Tuesday, March 15, 2011

The Priesthood of Aaron

This entry is part of my general conference application series.

The Priesthood of Aaron, by L. Tom Perry
Of the Quorum of the Twelve Apostles

As you enter many homes nowadays, the first thing you see is a large television central to the family's main living area. If you visit a park or playground, you will see children playing on the equipment, but the parents are glued to their smart phones or are talking mindlessly on cell phones. As you drive from here to there, you see many SUVs with blank-eyed children in the back seats, seeing nothing but a small screen in front of them showing a movie or television show (even on short trips across town).

Entertainment and media access have become more and more important in our lives—at least it looks that way by how we live. 25 years ago, Elder Perry spoke in conference, addressing his eldest grandson. Among other things, he took responsibility for the state of the world (along with his colleagues):

I believe we’ve greatly failed you in what we have allowed the conditions in the world to become. . .

We have brought into our homes radios, record players, and television sets. While each has the potential of providing wholesome entertainment, so much of what has been produced for our listening and watching pleasure is not of the caliber to inspire and encourage young men. In fact, most of what is produced is degrading. The flip of a switch right in your own home has the potential of destroying within you a sense of what is right and what is wrong.

In Sunday School two days ago, someone commented that there isn't much hope for the future generations because with iPhones and other devices, we hold in our hand the world's vault of pornography, accessible anytime, anywhere.

Yesterday I listened to a radio interview with an old-time stuntman who said that he cannot stand the recent use of computer graphics in stunts and action shots in movies. He preferred the real feel of stunts, performed by real people (interview here). As I considered this, I thought of something Elder Perry said: "The more things change, the more they stay the same—except for technology."

This morning we're going to take a family trip to the movie theater to see a film. This is something we don't usually do, but we wanted to have an adventure and see Tangled. I expect that there will be humor and an end-of-story good message, but I'm concerned that the way things are portrayed—even though it's a cartoon—will be too intense for my pure children.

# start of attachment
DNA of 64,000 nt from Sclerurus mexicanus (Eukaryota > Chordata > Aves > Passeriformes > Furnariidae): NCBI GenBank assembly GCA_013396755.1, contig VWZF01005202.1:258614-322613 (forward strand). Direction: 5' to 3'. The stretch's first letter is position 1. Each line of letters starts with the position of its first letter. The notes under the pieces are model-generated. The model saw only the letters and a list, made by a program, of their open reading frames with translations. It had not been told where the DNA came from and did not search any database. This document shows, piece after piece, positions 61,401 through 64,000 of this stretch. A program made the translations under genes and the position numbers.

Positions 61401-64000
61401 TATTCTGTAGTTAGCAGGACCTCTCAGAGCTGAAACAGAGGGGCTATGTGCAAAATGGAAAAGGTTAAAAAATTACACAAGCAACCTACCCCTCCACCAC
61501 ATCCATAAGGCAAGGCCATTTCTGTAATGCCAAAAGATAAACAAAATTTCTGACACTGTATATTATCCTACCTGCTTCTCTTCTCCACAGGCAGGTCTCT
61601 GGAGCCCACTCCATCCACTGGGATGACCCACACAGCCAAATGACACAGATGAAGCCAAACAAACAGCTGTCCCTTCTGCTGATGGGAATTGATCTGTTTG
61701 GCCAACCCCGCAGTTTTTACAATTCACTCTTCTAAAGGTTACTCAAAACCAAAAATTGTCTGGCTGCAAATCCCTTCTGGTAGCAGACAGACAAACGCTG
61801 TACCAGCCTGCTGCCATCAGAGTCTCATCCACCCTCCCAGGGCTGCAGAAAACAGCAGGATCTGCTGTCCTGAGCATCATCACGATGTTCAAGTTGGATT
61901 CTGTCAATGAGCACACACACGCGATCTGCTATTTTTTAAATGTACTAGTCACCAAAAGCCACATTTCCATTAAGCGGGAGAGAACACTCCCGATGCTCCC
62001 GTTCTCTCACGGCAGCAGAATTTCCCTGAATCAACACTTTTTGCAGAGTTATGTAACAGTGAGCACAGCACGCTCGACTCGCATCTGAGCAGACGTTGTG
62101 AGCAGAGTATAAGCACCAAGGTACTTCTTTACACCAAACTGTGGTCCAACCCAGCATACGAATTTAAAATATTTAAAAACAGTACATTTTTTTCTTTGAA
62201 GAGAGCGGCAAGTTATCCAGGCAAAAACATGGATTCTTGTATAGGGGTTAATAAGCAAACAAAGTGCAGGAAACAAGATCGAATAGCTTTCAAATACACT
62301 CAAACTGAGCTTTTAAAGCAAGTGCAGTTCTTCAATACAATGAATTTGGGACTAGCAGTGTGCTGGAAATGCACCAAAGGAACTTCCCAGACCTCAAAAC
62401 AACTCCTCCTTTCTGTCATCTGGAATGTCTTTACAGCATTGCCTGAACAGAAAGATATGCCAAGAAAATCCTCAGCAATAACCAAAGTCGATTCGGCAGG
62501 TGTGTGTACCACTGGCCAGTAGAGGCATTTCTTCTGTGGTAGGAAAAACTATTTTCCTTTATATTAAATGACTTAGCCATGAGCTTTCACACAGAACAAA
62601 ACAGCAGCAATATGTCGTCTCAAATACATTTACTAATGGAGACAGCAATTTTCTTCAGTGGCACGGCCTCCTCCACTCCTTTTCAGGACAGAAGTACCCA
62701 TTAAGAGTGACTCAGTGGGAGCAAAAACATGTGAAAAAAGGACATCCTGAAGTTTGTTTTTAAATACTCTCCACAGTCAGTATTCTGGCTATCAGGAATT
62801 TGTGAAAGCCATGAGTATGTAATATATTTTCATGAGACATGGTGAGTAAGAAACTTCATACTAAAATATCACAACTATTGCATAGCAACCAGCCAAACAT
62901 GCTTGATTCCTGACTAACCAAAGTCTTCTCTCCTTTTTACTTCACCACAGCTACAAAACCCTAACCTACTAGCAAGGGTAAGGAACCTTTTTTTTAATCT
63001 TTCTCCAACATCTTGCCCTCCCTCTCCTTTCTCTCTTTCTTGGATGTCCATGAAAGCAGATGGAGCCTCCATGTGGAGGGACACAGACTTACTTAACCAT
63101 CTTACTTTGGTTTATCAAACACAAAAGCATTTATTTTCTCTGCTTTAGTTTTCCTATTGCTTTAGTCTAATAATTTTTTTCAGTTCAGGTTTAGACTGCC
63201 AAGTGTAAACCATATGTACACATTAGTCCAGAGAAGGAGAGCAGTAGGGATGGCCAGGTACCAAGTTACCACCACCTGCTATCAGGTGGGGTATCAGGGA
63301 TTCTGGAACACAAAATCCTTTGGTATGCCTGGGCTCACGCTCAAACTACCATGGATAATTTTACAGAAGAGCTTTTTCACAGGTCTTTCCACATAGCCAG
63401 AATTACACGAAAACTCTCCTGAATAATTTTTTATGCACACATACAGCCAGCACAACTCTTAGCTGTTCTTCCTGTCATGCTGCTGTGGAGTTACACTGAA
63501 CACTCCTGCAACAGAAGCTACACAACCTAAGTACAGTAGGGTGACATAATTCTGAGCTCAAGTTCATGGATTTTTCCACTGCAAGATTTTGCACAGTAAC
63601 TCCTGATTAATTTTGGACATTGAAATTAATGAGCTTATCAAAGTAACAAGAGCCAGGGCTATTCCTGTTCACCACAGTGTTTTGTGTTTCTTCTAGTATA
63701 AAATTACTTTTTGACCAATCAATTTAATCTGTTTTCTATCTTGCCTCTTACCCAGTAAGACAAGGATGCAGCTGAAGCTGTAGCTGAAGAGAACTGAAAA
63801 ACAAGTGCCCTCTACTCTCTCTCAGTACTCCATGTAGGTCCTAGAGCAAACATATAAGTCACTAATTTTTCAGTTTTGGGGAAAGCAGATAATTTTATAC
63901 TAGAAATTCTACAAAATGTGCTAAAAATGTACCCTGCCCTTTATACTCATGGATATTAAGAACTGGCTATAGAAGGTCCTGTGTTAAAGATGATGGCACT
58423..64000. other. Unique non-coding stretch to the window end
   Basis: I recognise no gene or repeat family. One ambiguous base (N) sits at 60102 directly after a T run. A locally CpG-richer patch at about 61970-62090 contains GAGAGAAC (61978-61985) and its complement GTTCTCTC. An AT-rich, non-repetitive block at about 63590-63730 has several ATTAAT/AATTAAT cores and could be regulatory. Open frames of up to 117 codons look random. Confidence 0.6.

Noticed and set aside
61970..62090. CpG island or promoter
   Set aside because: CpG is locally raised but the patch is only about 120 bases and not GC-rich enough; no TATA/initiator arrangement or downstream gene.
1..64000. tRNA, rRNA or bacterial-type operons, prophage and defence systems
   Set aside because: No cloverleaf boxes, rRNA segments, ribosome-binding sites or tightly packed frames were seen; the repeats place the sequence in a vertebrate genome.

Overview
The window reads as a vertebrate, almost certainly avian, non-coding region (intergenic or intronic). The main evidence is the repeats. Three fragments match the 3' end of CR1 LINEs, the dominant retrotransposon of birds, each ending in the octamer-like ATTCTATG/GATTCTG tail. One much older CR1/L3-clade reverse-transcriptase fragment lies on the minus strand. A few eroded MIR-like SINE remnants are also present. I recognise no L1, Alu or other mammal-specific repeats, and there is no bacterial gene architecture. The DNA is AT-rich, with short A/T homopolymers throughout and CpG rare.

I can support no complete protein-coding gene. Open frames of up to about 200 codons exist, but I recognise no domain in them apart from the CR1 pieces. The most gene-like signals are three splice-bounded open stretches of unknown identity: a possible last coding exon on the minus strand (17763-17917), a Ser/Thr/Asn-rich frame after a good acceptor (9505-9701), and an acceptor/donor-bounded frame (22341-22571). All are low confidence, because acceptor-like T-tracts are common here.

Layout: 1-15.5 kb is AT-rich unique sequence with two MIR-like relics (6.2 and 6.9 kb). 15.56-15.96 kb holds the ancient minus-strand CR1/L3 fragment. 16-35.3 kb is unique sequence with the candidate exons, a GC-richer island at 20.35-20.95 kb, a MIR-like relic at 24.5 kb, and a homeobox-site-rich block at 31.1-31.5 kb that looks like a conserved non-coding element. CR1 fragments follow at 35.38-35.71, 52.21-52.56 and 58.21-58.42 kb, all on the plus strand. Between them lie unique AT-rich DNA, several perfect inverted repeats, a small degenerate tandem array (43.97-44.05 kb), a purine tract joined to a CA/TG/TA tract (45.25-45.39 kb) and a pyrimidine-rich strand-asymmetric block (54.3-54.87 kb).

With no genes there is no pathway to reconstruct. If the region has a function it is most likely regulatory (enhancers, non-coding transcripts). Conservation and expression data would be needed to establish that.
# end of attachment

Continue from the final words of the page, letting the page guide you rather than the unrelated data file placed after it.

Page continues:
The more technology advances, the more we can see fantastic things portrayed in films and other entertainment. (Remember the stunt man who prefers what can be done in reality.) Despite the innovations in presenting reality, altered reality, or science fiction, I'm thinking of something else that is truly fantastic; there are historical events that are linked although they are separated by centuries:

Central to the Book of Mormon is the account of Christ visiting the people in the Americas. From the Introduction, we read:

The crowning event recorded in the Book of Mormon is the personal ministry of the Lord Jesus Christ among the Nephites soon after his resurrection. It puts forth the doctrines of the gospel, outlines the plan of salvation, and tells men what they must do to gain peace in this life and eternal salvation in the life to come.

1,800 years after this glorious appearance of the Son of God to faithful saints in what would become the New World, the same resurrected Christ appeared with His Father to Joseph Smith, ushering in a new dispensation of the fulness of the gospel. As part of the Restoration, Joseph Smith had the opportunity to assist in translating from ancient records what would become the Book of Mormon. While translating in 3 Nephi—where is recorded Christ's visit to the people—Joseph Smith and Oliver Cowdery were thrilled by Christ's teachings of baptism and had questions. They prayed for guidance and John the Baptist, who had baptized Christ, appeared and conferred upon them the authority to baptize; they received the Aaronic Priesthood.

Later, Oliver recounted the event in these words: “But … think, further think for a moment, what joy filled our hearts, and with what surprise we must have bowed … when we received under his hand the Holy Priesthood.”

After mankind had been waiting for centuries for God’s authority to be restored, the power and glory of the holy Aaronic Priesthood returned to the earth.

We can talk of representations of things that are fantastic in films and shows, but I don't think they can ever match or replace the reality of events that are truly fantastic—events like Christ visiting people and the conferral of the priesthood (whether by angels or authorized mortals).

We can talk further of the perils of access to media that can degrade, influence for evil, and otherwise harm. Despite poor possibilities, I have hope for the future. Elder Perry quoted President Benson:

Give me a young man who has kept himself morally clean and has faithfully attended his Church meetings. Give me a young man who has magnified his priesthood and has earned the Duty to God Award and is an Eagle Scout. Give me a young man who is a seminary graduate and has a burning testimony of the Book of Mormon. Give me such a young man, and I will give you a young man who can perform miracles for the Lord in the mission field and throughout his life.

There have always been temptations and options for bad choices. While the access and prevalence of such may be ever-increasing, the power of God is eternal, and as we choose to follow His plan we find something that is better than the thrill of disobedience or sin; we find happiness and eternal life.

This is reality that cannot be matched or exceeded by any special effects!

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